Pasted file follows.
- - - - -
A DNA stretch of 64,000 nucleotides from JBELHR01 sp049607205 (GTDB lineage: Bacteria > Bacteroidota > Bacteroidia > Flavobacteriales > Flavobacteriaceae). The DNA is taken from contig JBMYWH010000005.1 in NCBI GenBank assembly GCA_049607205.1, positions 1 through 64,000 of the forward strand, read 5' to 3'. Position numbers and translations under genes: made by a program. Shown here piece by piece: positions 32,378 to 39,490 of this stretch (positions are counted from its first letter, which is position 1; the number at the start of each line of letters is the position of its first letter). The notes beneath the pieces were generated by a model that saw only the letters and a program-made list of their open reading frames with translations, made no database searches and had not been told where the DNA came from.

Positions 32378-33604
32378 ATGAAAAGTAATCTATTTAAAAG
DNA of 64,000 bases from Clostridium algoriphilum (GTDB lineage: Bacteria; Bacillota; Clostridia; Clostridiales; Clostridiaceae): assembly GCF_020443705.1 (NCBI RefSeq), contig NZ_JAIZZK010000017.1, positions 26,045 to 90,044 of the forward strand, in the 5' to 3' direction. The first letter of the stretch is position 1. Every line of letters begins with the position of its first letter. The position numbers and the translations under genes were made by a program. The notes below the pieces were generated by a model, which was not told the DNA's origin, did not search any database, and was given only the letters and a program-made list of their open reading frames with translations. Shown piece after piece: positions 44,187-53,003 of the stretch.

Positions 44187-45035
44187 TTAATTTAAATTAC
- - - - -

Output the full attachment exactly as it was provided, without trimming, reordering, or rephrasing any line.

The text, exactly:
A DNA stretch of 64,000 nucleotides from JBELHR01 sp049607205 (GTDB lineage: Bacteria > Bacteroidota > Bacteroidia > Flavobacteriales > Flavobacteriaceae). The DNA is taken from contig JBMYWH010000005.1 in NCBI GenBank assembly GCA_049607205.1, positions 1 through 64,000 of the forward strand, read 5' to 3'. Position numbers and translations under genes: made by a program. Shown here piece by piece: positions 32,378 to 39,490 of this stretch (positions are counted from its first letter, which is position 1; the number at the start of each line of letters is the position of its first letter). The notes beneath the pieces were generated by a model that saw only the letters and a program-made list of their open reading frames with translations, made no database searches and had not been told where the DNA came from.

Positions 32378-33604
32378 ATGAAAAGTAATCTATTTAAAAG
DNA of 64,000 bases from Clostridium algoriphilum (GTDB lineage: Bacteria; Bacillota; Clostridia; Clostridiales; Clostridiaceae): assembly GCF_020443705.1 (NCBI RefSeq), contig NZ_JAIZZK010000017.1, positions 26,045 to 90,044 of the forward strand, in the 5' to 3' direction. The first letter of the stretch is position 1. Every line of letters begins with the position of its first letter. The position numbers and the translations under genes were made by a program. The notes below the pieces were generated by a model, which was not told the DNA's origin, did not search any database, and was given only the letters and a program-made list of their open reading frames with translations. Shown piece after piece: positions 44,187-53,003 of the stretch.

Positions 44187-45035
44187 TTAATTTAAATTAC